Malicious narrative of 1971 war must now be brought to reckoning  

 

1971

Hussain Saqib

Left-leaning media men, intellectuals and politicians were made to believe that India-funded insurgency against the “imperialism” of Punjab was a genuine home-grown revolutionary movement. This enticed the poets like Faiz and Jalib to sing praises of “freedom-fighters”. Unaware of the tactics of War of Perceptions used by India, he and others unwittingly walked into the trap laid by RAW.

 

Until a few months ago when Indian prime minister Modi proudly, albeit shamelessly, admitted India’s role in dismemberment of Pakistan, it was intellectually fashionable to strengthen the narrative that Pakistan Army while fighting the insurgents killed millions of Bengalis and raped as many women. It was next to blasphemy to raise a finger at the insurgents who, as it has now transpired, were trained commandos of Indian army. Left-leaning media men, intellectuals and politicians were made to believe that India-funded insurgency against the “imperialism” of Punjab was a genuine home-grown revolutionary movement. This enticed the poets like Faiz Ahmed Faiz to sing praises of “freedom-fighters”. Unaware of the tactics of War of Perceptions used by India, he unwittingly, along with others of his ilk, fell for this and subsequent narratives developed by RAW. They walked into the trap and with their poetry provided legitimacy to the insurgency.

Pakistani intellectuals or their off-springs proudly received civil awards for helping the enemy in its task to break up Pakistan. Although Modi’s admission to the India’s crime has punctured the balloon of the fake eulogies these intellectuals have been writing for “Bengali Freedom Fighters” (read: Indian army), they have no remorse for the role they played for Pakistan’s enemies. They were not prepared to accept the facts that insurgency in East Pakistan was funded by India and the Mukti Bahini predominantly composed of Indian army soldiers some of them of Bengali descent who had deserted from Pakistan army. They even rejected the fact that Pakistan Army, small in numbers and short on logistic resources fought the enemy with gallantry.

Now that Indian prime minister has himself admitted India’s role in breakup of Pakistan, it would be appropriate to revisit the history and put to rest the narrative, developed with visible malice, by India and promoted by Bangladesh of Sheikh Mujib and his ruling dynasty. There was recently an exceptionally good research work done by an Indian Bengali scholar Sarmila Bose.

Her book, Dead Reckoning, says that one of the bloodiest wars in the past half-century has been “dominated by the narrative of the victorious side” – Bangladeshi nationalists who won independence in 1971 from Pakistan and that both sides in the conflict “are still imprisoned by wartime partisan myths”. The introduction of her book does not entirely exonerate Pakistani troops from committing atrocities during Bangladesh’s bloody struggle for freedom. Following is the summary of what she found about the debacle of East Pakistan.

In the terrible violence of a fratricidal war, the victims were from every ethnic and religious group and from both sides of the political divide and so were the perpetrators. Both sides had legitimate political arguments and their idealistic followers, along with those who indulged in opportunism, expediency and inhumanity.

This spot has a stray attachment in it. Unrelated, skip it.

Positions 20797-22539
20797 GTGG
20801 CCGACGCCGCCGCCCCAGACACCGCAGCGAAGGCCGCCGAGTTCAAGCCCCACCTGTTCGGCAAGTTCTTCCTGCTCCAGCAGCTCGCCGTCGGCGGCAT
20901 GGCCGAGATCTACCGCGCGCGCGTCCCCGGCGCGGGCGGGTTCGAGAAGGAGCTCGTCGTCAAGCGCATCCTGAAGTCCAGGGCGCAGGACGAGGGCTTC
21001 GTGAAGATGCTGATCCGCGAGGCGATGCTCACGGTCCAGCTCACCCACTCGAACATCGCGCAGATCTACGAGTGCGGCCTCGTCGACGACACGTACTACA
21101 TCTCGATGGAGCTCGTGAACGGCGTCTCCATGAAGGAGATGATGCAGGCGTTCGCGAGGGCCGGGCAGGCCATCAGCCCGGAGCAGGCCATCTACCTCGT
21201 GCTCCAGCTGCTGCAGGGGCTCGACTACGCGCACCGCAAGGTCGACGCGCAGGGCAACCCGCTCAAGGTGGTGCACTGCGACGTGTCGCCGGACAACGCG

Many Bengalis – supposed to be fighting for freedom and dignity – committed appalling atrocities. And many Pakistani army officers, carrying out a military action against a political rebellion, turned out to be fine men doing their best to fight an unconventional war within the conventions of warfare. Pakistani army has been “demonized” by the pro-liberation side and accused of “monstrous actions regardless of the evidence”, while Bengali people have been depicted as “victims”. “This has led to a tendency to deny, minimize or justify violence and brutalities perpetrated by pro-liberation Bengalis.”

Dr Bose went through published documentary evidence, travelled to remote areas of Bangladesh to interview elderly villagers and journeyed to Pakistan to question retired army officers. Her book says the Bengali nationalist rebellion in what was then East Pakistan “turned into xenophobic violence against non-Bengalis” especially against West Pakistanis and mainly Urdu-speaking people who migrated to East Pakistan from India at the time of partition who were known as Biharis.

Dr Bose also examines the widely reported suggestion that three million Bengalis were killed by the Pakistani army. These figures are sacrosanct in Bangladesh, where the overwhelming majority of people continue to honor and respect those who died in the liberation struggle. Describing the three million figure as a “gigantic rumor”, she says it is “not based on any accounting or survey on the ground”.

“Claims of the dead in various incidents wildly exceeding anything that can be reasonably supported by evidence on the ground – ‘killing fields’ and ‘mass graves’ were claimed to be everywhere, but none was forensically exhumed and examined in a transparent manner.”

 

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